- seven oppositions were upheld and the opposed Eurasian patents were revoked;
- the claims of three Eurasian patents were amended; and
- six oppositions were rejected (according to the EAPO Annual 2017 Report).
Another option is filing an invalidation action against the Eurasian patent in each contracting state under the respective national legislations and procedures. In addition, if the term of a patent is extended for any of the contracting states, any party may challenge the validity of the patent term extension by filing an appeal with the EAPO, at any time during the extension term. The decision may be further appealed by filing a request with the president of the EAPO within four months from the date on which the decision was issued. The president’s decision is final.
Apart from oppositions, are there any other ways to challenge a patent outside the courts?
There are no other administrative proceedings to invalidate a Eurasian patent in all contracting states simultaneously.
However, a Eurasian patent can be challenged in accordance with the national legislation in each contracting state where the patent is valid. In any contracting state, the invalidation action should first be filed with the appellate body of the local patent office (eg, the Chamber of Patent Disputes (CPD) of the Russian Patent and Trademark Office; the Appeal Counsel in Belarus, Azerbaijan and Kyrgyzstan; or the Appeal Commission in Turkmenistan). To contest the appellate body decision, a party to the proceeding can file an appeal only with the relevant court (there are specialised IP bodies in certain countries – eg, the IP Court in Russia and the Chamber for IP Cases of the Supreme Court in Belarus).
According to the Russian CPD’s web portal, it has received 78 invalidation actions, 21 of which were revoked. Consideration of the remaining 57 actions resulted in invalidation of 23 Eurasian patents in Russia; the claims of 11 Eurasian patents were amended; and 23 invalidation actions were rejected.
The practice in other contracting states is rather scarce. For instance, the Appeal Counsel of the Belarus Patent and Trademark Office received and processed only one invalidation action against a patent in 2016 (according to its website). It is unclear whether it was a national or Eurasian patent, but this figure shows that patent invalidation actions in certain contracting states are infrequent. The same applies to Kyrgyzstan – according to the Appeal Counsel web portal, in 2018 the counsel received five appeals against decisions of the local IP office (mainly trademarks) and no patent invalidation actions.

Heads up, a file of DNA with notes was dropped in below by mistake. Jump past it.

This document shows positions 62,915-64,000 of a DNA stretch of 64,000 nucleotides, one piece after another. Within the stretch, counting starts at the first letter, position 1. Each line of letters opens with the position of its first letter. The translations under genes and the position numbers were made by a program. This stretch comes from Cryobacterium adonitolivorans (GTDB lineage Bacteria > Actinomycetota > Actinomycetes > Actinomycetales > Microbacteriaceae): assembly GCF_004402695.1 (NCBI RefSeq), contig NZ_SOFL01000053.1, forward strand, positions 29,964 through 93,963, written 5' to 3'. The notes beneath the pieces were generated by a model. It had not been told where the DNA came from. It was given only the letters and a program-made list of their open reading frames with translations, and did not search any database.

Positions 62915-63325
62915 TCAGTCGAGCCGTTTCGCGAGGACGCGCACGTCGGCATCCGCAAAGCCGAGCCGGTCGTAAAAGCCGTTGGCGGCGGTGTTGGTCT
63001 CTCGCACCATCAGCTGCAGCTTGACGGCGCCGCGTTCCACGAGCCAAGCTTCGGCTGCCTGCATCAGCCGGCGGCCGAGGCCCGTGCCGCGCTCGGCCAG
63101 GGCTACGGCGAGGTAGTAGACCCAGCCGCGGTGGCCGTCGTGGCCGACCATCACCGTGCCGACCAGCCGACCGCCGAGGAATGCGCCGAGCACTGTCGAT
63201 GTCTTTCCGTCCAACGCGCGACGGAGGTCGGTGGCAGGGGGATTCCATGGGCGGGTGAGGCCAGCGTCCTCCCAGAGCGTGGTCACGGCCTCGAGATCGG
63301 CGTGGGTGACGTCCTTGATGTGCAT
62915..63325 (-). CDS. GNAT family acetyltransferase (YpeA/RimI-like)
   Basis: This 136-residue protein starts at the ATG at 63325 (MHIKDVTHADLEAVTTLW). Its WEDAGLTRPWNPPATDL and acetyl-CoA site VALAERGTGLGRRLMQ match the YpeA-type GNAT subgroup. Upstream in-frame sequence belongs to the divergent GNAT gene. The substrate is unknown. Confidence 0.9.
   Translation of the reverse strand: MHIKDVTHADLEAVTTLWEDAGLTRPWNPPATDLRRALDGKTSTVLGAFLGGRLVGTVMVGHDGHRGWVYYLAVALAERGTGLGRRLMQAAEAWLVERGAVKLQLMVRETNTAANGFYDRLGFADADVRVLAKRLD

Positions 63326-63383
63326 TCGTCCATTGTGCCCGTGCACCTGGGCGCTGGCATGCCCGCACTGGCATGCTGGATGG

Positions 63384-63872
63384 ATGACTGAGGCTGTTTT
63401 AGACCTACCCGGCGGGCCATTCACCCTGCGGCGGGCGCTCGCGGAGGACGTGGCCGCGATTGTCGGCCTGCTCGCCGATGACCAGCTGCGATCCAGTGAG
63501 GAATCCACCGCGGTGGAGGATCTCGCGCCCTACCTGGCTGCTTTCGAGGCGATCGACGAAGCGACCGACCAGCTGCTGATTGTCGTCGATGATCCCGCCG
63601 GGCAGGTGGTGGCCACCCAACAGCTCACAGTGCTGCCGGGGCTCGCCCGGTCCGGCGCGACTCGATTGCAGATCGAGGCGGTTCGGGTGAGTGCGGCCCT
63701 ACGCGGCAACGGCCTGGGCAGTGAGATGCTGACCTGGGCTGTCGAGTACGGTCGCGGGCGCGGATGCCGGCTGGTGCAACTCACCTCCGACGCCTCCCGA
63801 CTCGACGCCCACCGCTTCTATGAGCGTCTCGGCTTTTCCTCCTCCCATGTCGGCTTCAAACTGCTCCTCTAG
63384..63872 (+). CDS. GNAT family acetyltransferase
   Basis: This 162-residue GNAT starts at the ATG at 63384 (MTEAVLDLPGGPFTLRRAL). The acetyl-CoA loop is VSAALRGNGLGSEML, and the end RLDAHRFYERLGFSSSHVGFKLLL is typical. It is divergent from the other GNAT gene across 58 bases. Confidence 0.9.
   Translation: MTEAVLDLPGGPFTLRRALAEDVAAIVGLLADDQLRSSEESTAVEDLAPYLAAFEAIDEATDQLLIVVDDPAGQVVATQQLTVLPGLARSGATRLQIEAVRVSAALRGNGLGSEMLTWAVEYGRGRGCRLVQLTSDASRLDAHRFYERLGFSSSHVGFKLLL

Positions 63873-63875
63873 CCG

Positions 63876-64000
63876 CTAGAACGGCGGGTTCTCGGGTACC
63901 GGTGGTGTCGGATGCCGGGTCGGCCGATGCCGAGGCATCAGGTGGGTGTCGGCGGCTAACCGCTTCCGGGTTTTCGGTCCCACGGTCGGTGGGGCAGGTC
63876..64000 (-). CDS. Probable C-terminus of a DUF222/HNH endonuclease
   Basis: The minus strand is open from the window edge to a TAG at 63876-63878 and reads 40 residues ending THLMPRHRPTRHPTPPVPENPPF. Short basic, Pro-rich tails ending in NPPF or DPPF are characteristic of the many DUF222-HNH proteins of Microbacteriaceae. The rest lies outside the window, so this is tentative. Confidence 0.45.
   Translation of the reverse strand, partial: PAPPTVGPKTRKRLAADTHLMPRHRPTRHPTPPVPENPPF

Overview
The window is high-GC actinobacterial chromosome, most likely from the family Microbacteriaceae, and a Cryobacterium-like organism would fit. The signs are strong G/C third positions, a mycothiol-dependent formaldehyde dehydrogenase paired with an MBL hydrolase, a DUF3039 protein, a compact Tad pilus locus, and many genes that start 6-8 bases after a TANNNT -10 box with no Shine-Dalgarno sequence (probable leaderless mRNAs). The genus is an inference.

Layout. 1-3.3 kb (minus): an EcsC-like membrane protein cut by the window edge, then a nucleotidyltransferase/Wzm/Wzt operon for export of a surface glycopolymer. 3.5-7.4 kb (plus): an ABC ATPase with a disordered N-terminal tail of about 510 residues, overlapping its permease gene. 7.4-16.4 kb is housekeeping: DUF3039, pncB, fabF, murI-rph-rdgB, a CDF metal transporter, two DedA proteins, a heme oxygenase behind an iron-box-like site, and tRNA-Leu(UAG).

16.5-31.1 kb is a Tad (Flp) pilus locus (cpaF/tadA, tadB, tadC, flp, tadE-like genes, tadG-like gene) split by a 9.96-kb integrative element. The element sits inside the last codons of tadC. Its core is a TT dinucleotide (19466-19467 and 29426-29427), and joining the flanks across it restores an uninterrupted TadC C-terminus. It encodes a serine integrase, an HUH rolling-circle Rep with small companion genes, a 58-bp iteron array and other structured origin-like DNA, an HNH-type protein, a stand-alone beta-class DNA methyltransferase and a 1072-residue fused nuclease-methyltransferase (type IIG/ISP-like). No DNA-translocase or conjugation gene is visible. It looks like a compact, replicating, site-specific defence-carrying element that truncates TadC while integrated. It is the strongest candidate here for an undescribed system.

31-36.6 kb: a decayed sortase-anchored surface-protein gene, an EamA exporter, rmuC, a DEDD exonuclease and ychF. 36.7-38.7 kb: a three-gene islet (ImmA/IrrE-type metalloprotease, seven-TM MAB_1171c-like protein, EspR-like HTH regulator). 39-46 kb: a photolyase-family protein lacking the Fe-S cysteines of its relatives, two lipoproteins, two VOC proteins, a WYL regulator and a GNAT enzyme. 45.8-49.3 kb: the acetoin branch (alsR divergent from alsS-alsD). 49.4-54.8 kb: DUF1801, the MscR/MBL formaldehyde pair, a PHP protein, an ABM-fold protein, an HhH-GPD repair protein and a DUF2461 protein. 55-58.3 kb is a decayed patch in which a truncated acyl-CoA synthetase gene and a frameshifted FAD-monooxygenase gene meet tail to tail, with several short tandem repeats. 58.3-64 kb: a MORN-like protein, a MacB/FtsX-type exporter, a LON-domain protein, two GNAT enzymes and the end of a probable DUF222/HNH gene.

How can patent office decisions be appealed in your jurisdiction?
EAPO decisions to refuse an application, as well as decisions on an applicant’s request filed during prosecution, can be appealed. An appeal may be filed before the EAPO within three months from the date of receipt of the refusal decision or within three months from the date on which the decision on the applicant’s request was issued. An appellate body decision may be further challenged by filing an appeal with the EAPO president within four months from the date on which the decision was issued. The president’s decision is final and cannot be further challenged before the EAPO or in court.
Timescale and costs
How long should an applicant expect to wait before being granted a patent and what level of cost should it budget for?
In practice, a patent is usually granted within two-and-a-half to three years from the filing date. However, the Eurasian Patent Convention does not set deadlines for the various stages of the examination process or for the total duration of the process of examination. In addition, the term for filing a response to an office action may be extended for an unlimited number of times, provided that the related fee is paid (the fee increases for each month of extension).
The official fees depend on the number of claims. For example, the official fees for obtaining a patent with one independent and four dependent claims would amount to approximately $1,200 (without the first annuities or any amendments made during the prosecution). In practice, this amount could be higher due to office actions (up to five to eight actions on the average can be expected), which usually require introducing amendments and incur additional official fees (approximately $125 per requested amendment). Translation costs also must be considered. Applicants are advised to obtain